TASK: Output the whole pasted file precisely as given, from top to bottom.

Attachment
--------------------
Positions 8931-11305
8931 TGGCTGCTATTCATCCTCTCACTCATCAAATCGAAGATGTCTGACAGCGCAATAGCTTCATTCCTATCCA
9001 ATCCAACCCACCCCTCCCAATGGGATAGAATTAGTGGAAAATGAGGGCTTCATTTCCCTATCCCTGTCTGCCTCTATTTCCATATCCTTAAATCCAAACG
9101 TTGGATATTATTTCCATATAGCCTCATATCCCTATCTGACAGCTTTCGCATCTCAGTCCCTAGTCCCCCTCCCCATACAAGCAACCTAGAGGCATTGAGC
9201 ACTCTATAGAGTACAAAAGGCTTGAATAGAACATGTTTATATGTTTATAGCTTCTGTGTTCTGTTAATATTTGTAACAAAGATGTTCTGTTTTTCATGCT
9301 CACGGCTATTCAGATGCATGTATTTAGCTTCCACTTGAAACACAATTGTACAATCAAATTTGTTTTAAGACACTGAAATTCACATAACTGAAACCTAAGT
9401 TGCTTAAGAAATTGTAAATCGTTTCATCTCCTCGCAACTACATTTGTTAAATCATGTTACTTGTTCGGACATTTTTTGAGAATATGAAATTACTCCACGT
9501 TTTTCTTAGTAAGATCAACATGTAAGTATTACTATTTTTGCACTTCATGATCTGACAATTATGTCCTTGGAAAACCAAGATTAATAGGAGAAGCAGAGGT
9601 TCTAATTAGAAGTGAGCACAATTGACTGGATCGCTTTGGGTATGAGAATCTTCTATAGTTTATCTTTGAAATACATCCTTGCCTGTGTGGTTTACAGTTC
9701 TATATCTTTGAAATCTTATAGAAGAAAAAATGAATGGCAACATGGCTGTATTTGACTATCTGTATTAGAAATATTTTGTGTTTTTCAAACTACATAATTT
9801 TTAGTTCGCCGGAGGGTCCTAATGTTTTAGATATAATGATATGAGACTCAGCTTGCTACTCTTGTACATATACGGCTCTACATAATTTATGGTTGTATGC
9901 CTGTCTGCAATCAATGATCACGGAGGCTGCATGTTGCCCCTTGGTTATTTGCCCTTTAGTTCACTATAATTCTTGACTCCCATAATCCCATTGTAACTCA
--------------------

Positions 8931-11305
8931 TGGCTGCTATTCATCCTCTCACTCATCAAATCGAAGATGTCTGACAGCGCAATAGCTTCATTCCTATCCA
9001 ATCCAACCCACCCCTCCCAATGGGATAGAATTAGTGGAAAATGAGGGCTTCATTTCCCTATCCCTGTCTGCCTCTATTTCCATATCCTTAAATCCAAACG
9101 TTGGATATTATTTCCATATAGCCTCATATCCCTATCTGACAGCTTTCGCATCTCAGTCCCTAGTCCCCCTCCCCATACAAGCAACCTAGAGGCATTGAGC
9201 ACTCTATAGAGTACAAAAGGCTTGAATAGAACATGTTTATATGTTTATAGCTTCTGTGTTCTGTTAATATTTGTAACAAAGATGTTCTGTTTTTCATGCT
9301 CACGGCTATTCAGATGCATGTATTTAGCTTCCACTTGAAACACAATTGTACAATCAAATTTGTTTTAAGACACTGAAATTCACATAACTGAAACCTAAGT
9401 TGCTTAAGAAATTGTAAATCGTTTCATCTCCTCGCAACTACATTTGTTAAATCATGTTACTTGTTCGGACATTTTTTGAGAATATGAAATTACTCCACGT
9501 TTTTCTTAGTAAGATCAACATGTAAGTATTACTATTTTTGCACTTCATGATCTGACAATTATGTCCTTGGAAAACCAAGATTAATAGGAGAAGCAGAGGT
9601 TCTAATTAGAAGTGAGCACAATTGACTGGATCGCTTTGGGTATGAGAATCTTCTATAGTTTATCTTTGAAATACATCCTTGCCTGTGTGGTTTACAGTTC
9701 TATATCTTTGAAATCTTATAGAAGAAAAAATGAATGGCAACATGGCTGTATTTGACTATCTGTATTAGAAATATTTTGTGTTTTTCAAACTACATAATTT
9801 TTAGTTCGCCGGAGGGTCCTAATGTTTTAGATATAATGATATGAGACTCAGCTTGCTACTCTTGTACATATACGGCTCTACATAATTTATGGTTGTATGC
9901 CTGTCTGCAATCAATGATCACGGAGGCTGCATGTTGCCCCTTGGTTATTTGCCCTTTAGTTCACTATAATTCTTGACTCCCATAATCCCATTGTAACTCA